Beginning in Psalm 27:1, David praises God’s strength in his life. He expresses confidence in God’s ability to deliver him from various tragedies and difficulties. He expresses his desire to worship his God in joy. The first six verses declare trust and confidence, but the tone changes in verses 7-12 where he entreats God not to hide His face. David expresses fear of those plotting against him, and a study of his life demonstrates the reasons behind those fears.
David’s Life of Adversity
We are introduced to David in his defeat of the Philistine warrior Goliath, but his life becomes more difficult from this point. In I Samuel 21:1-10, David is fleeing for his life, and king Saul murderously pursues him. Those who assist him are murdered in the very next chapter, deaths for which David feels responsible. In chapter 23, David has to flee even after defending a city from the Philistines, and I Samuel 25:44 records Saul giving David’s wife to another man. He is forced to hide among rocks and caves. In II Samuel 15:13-14, King David’s own son Absalom plots against him. David again has to flee for his life. David’s life is full of danger and distress, and he approaches God with these concerns even when expressing his joy in the Lord as he does in Psalm 27.
Psalm 27:13-14 conclude David’s thoughts. Even feeling forsaken by all around him, he sings of his belief that he will again see God’s goodness. He instructs himself and us to wait on the Lord in His time. It is reminiscent of Moses comforting the Israelites before the Red Sea when he calls upon them to be still. It is a lesson of patience and fortitude, and it is often difficult to be patient. Wait for the Lord.
Trusting in the Lord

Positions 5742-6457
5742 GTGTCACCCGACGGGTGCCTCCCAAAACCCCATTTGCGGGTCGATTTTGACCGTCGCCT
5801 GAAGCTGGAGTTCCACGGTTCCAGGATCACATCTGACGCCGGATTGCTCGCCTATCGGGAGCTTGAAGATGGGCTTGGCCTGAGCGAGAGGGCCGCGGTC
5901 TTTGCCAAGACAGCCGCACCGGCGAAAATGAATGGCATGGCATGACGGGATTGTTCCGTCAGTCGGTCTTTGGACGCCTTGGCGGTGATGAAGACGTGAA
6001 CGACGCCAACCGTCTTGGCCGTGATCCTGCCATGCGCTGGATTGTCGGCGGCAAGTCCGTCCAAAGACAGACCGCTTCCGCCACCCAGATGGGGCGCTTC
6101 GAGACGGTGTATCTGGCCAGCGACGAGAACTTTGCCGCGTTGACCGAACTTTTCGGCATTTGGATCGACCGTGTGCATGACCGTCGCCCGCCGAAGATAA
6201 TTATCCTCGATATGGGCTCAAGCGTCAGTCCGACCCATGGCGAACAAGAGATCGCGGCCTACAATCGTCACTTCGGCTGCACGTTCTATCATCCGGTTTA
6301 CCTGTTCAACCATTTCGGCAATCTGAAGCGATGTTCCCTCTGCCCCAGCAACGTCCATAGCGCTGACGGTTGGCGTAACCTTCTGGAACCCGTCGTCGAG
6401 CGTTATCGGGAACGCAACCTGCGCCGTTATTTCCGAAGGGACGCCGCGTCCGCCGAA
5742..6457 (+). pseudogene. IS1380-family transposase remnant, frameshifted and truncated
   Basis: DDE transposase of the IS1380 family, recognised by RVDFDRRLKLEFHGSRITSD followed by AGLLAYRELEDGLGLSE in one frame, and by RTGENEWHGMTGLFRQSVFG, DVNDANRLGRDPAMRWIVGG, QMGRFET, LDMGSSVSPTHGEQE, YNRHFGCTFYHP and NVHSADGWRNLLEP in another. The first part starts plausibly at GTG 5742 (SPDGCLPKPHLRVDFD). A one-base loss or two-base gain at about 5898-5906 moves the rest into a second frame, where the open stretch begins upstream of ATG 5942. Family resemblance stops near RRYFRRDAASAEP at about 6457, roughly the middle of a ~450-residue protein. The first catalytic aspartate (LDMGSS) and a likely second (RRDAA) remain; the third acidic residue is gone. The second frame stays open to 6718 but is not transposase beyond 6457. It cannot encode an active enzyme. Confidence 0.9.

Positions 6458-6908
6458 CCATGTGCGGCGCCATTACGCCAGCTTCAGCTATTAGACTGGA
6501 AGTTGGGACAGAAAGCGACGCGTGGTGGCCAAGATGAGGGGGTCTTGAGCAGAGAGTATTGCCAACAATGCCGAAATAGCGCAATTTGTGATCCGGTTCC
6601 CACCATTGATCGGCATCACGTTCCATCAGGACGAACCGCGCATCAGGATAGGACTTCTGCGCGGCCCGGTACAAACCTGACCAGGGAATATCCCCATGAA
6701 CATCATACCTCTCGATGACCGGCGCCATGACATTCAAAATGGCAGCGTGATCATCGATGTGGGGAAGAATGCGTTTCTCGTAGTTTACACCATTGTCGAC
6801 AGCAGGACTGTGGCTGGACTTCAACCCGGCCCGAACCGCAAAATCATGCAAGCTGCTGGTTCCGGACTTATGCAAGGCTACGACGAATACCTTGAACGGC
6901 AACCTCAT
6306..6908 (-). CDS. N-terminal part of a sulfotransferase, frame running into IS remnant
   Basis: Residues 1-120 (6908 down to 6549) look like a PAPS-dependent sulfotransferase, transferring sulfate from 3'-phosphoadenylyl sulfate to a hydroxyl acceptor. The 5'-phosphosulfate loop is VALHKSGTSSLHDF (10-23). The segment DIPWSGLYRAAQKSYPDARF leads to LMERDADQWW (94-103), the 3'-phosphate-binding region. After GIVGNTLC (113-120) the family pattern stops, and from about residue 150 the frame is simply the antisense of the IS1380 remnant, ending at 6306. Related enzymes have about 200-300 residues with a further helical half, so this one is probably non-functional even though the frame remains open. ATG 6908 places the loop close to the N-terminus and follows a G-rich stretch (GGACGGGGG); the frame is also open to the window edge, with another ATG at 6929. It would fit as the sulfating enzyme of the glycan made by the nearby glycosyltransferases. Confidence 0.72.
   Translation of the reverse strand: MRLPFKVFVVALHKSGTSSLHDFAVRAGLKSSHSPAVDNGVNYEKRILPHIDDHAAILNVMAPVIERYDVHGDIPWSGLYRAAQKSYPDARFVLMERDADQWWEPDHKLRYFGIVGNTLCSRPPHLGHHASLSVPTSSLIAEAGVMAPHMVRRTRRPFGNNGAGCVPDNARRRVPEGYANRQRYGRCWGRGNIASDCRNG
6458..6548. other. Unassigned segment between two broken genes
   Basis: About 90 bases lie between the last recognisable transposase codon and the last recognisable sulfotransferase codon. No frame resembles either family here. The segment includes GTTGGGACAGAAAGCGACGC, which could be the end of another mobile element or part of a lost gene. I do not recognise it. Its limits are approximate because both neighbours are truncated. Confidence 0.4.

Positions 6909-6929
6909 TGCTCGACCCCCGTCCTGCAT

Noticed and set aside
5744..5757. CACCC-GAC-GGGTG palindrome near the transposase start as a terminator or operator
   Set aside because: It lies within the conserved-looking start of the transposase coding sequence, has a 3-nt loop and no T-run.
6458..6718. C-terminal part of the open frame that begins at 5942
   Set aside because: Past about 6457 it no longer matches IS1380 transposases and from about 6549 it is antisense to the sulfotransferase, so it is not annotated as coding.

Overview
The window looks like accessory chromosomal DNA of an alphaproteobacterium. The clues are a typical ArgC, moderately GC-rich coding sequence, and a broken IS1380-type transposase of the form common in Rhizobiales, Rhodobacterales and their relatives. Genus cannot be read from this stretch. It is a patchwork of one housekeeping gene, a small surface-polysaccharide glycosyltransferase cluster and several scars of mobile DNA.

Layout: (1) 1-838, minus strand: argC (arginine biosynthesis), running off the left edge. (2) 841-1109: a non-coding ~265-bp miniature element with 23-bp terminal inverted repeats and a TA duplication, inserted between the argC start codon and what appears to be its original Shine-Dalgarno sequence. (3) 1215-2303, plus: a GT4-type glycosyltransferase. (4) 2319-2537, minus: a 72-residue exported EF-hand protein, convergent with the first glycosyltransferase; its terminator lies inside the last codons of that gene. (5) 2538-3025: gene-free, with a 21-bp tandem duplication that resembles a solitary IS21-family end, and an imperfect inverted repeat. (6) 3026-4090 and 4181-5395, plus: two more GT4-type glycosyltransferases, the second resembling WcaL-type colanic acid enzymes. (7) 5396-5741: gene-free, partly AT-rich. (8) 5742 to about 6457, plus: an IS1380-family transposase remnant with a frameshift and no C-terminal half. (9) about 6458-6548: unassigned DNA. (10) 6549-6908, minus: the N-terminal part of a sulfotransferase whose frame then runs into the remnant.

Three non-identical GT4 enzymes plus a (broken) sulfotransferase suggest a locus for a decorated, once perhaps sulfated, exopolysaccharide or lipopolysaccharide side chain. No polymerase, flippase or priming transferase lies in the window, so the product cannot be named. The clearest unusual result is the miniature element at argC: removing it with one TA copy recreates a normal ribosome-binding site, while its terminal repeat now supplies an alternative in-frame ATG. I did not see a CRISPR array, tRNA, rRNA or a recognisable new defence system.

What does it meant to wait for the Lord? It is about trusting in God and looking to Him for answers. When Moses called upon the people of Israel to be still, he wasn’t calling upon them to remain inactive. He was calling upon them to remain calm and be ready to respond when God’s deliverance was made available. There are some things we must do if we are waiting on the Lord.
- Continual Fellowship with God. I John 1:6 encourages active involvement in our relationship with God. If I am looking to God, I must be in communion with Him.
- Constant prayer. I Thessalonians 5:17 calls upon us to pray continuously. We pray to God in good times and in bad. We speak with our God regularly to help maintain that relationship He desires.
- Remain in His presence. The entire book of Hebrews warns against the dangers of drifting away from God. Chapter 2:1, 4:16, and 6:1 call us to draw near to God, so we may trust in Him.
- Stay in the fight. I Kings 19 sees Elijah in fear of his life (much like David is time and again), and verse 18 records God reminding Elijah that he is not alone.
In His Time; In His Way
We have to be patient with God and remind ourselves that His time is not our time. God has never promised He will remove our trials, nor has He promised to make life easy. He may not even let us know the reason for our trials, but He has promised that our trials would make us stronger. James 1:2-3 tells us the testing of our faith produces endurance. In James 5:16, the author writes that our prayers for each other work, and we can better comfort one another if we have been prepared to do so through our own. Finally, God promises these trials will draw us nearer to Him. James 4:8 says that God draws nearer to us when we draw near to Him.
Like David, we can grow spiritually when facing the trials of this life. We can find peace and strength in Him. We can wait for God with the hope that we will dwell with Him forever in His house.
lesson by Tim Smelser